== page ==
• United States

Start-up to control chip cooling

May 27, 20042 mins
Data Center

* Cooligy tries to get processors to chill

A start-up in Mountain View, Calif., is developing a cooling technology that will make chips that aren’t too hot to handle.

As microprocessors have gotten faster and smaller, they’ve also become too hot to use in server designs. Intel allegedly abandoned its Tejas microprocessor work because of heat and leakage concerns.

Cooligy has created water-cooled chips in which small amounts of water pass through specially designed microchannels on the back of the chip, dissipating the heat. As much as a cup of water washes over the chip each minute. This water-cooled radiator is the size of two decks of cards. A fan expels the heat out of the computer.

Cooligy’s technology, dubbed Active Microchannel Cooling, draws from the field of microfluidics, where fluid moves through small rivulets in micro-circuitry. These channels are called microelectromechanical systems.

Cooligy is targeting its products at on-demand computing and enterprise-size data centers.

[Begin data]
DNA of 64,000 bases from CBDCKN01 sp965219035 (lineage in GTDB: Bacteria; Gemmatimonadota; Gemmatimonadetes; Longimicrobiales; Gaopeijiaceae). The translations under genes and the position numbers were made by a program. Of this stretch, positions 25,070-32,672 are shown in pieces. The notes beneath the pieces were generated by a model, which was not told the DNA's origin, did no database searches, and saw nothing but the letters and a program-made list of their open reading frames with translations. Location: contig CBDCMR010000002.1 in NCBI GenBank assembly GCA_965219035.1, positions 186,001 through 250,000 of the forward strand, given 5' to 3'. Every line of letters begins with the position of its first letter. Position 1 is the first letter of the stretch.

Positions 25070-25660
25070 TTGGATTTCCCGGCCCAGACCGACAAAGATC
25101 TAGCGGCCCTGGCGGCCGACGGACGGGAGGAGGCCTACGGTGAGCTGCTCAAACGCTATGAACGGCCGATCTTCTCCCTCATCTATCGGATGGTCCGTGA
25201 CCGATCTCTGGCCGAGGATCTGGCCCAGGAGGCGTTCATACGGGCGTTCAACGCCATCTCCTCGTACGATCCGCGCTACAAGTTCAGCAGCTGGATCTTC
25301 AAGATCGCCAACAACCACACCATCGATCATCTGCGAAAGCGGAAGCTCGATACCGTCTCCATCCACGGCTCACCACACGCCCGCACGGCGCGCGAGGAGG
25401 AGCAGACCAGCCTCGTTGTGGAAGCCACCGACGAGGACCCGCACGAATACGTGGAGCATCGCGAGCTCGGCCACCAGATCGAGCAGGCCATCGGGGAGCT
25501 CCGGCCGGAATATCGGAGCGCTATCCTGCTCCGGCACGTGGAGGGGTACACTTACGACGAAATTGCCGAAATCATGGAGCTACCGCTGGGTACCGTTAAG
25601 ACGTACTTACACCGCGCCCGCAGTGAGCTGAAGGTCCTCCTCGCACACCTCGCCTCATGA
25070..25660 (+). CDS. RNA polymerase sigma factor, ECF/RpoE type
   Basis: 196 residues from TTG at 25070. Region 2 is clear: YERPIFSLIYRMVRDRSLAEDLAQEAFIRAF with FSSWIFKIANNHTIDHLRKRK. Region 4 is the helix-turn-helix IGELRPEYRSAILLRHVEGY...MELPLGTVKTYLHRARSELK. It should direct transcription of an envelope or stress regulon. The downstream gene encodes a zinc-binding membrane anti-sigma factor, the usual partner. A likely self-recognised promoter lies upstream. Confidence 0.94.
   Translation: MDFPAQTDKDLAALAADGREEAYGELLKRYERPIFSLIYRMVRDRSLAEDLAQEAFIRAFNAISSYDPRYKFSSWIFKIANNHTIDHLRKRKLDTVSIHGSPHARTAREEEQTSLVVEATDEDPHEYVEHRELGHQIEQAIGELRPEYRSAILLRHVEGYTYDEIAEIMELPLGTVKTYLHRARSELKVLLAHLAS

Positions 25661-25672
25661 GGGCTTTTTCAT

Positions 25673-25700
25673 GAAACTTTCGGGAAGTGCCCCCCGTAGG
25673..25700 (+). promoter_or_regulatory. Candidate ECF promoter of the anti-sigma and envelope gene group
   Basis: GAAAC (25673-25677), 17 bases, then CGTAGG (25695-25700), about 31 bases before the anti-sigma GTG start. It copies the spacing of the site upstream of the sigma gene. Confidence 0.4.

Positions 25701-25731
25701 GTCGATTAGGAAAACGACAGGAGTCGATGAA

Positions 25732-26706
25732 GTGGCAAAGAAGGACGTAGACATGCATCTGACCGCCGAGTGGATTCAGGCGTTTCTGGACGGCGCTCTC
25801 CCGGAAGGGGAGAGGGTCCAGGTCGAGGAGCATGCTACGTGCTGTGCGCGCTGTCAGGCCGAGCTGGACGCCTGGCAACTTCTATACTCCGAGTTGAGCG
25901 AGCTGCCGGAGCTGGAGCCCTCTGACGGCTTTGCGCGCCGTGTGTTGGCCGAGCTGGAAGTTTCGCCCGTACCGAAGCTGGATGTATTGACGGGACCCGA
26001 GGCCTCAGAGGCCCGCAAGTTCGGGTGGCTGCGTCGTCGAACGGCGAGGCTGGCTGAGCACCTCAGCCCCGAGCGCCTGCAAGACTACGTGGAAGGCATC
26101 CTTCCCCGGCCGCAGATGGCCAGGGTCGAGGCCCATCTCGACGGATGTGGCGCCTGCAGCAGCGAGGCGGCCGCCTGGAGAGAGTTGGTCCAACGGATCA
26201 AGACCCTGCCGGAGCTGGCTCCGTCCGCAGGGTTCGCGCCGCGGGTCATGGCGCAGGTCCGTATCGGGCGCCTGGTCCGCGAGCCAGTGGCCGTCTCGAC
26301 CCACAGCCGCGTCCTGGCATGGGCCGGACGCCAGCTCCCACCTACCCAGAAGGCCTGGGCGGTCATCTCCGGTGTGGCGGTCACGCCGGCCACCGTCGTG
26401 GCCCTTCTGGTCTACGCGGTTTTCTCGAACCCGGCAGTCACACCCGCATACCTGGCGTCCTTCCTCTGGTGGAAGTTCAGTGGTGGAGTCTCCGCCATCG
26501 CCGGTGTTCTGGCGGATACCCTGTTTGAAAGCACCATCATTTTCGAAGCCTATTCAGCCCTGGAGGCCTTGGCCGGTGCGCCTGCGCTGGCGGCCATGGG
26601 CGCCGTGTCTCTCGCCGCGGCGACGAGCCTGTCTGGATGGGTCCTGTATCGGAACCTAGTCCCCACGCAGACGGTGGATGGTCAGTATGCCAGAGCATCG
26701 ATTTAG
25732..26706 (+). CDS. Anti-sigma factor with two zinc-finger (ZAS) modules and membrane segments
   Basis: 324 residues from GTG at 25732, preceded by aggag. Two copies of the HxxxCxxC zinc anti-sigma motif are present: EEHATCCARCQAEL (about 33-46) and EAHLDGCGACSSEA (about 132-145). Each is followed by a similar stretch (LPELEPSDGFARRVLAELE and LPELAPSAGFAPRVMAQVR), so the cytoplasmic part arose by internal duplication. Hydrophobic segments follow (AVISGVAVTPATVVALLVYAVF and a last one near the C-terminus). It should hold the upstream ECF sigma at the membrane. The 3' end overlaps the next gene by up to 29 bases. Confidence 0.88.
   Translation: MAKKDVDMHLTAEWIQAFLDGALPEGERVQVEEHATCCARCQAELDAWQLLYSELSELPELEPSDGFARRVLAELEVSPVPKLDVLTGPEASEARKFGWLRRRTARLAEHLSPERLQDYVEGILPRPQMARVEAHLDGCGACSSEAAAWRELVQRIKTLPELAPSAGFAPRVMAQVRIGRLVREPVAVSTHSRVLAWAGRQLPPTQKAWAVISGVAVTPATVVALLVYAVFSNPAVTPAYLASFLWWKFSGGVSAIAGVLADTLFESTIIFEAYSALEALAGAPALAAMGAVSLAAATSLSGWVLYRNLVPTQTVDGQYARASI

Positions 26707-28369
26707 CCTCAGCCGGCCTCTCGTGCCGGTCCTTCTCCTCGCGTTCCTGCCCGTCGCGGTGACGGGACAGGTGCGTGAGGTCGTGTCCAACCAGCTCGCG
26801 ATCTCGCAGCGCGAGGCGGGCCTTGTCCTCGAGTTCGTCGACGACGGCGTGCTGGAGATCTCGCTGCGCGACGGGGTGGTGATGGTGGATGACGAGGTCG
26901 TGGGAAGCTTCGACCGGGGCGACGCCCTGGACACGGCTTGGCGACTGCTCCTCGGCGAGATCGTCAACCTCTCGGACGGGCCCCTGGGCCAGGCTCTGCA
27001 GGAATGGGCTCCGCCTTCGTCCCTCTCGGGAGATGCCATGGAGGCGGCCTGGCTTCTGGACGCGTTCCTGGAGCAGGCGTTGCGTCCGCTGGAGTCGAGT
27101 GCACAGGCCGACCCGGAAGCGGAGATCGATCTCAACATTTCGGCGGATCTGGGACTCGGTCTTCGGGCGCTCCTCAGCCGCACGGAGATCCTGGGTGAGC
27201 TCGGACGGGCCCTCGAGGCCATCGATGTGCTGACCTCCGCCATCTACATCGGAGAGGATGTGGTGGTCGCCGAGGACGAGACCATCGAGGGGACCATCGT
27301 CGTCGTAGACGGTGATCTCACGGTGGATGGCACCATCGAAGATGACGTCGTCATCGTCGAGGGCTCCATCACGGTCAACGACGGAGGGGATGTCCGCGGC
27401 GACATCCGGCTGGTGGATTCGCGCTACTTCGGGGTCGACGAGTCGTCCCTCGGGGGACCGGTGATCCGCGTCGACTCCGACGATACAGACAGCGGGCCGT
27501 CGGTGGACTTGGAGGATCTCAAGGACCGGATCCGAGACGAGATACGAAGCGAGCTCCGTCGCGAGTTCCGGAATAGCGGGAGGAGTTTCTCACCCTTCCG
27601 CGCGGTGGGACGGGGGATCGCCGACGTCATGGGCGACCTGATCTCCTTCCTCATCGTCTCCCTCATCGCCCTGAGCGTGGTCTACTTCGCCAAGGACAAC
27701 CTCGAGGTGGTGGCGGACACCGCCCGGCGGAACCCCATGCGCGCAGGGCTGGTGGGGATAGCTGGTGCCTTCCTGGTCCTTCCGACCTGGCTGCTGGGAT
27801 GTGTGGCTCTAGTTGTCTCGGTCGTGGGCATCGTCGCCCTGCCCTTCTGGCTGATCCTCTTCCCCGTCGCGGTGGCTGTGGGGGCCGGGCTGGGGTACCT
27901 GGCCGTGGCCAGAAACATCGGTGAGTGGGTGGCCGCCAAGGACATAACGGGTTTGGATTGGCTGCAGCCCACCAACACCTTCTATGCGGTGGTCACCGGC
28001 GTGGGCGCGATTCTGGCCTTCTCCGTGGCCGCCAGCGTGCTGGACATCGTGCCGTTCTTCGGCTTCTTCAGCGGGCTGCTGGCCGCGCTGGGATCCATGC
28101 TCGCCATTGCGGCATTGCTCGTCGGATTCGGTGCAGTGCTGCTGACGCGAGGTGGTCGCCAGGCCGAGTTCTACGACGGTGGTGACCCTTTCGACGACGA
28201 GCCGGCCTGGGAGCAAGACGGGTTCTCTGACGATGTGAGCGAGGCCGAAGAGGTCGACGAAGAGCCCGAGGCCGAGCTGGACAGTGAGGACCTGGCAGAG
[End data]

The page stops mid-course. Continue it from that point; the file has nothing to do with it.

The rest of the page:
The three-year-old company uses technology that was developed in Stanford University’s mechanical engineering department. Cooligy’s management team comes from companies such as Intel and Corning. It is funded by Mayfield Ventures, Mohr Davidow Ventures and Granite Ventures.

The technology uses three elements: channels in a Microchannel Heat Collector that carry heat-absorbing fluid, a radiator that transfers heat to the air, and an Electrokinetic Pump that routes the fluid to the Microchannel Heat Collector. Each channel is 20 to 100 microns wide.

This technology is an alternative that could replace traditional heat sinks, which exhaust heat close to the chip being cooled.

Water-based cooling isn’t a new science. It is used in mainframes and servers like the Cray X1 supercomputer in use at Oak Ridge National Laboratories.

It is new, however, when applied to lower-end servers, workstations and PCs – and Cooligy is not without competition. NanoCoolers, of which little is known, is working to chill down electronic devices. Its first product will be available in the first half of next year. Funded for $4 million, NanoCoolers is developing a fluid-filled device that will dissipate heat. Another start-up, Cool Chips (, is also involved in this market.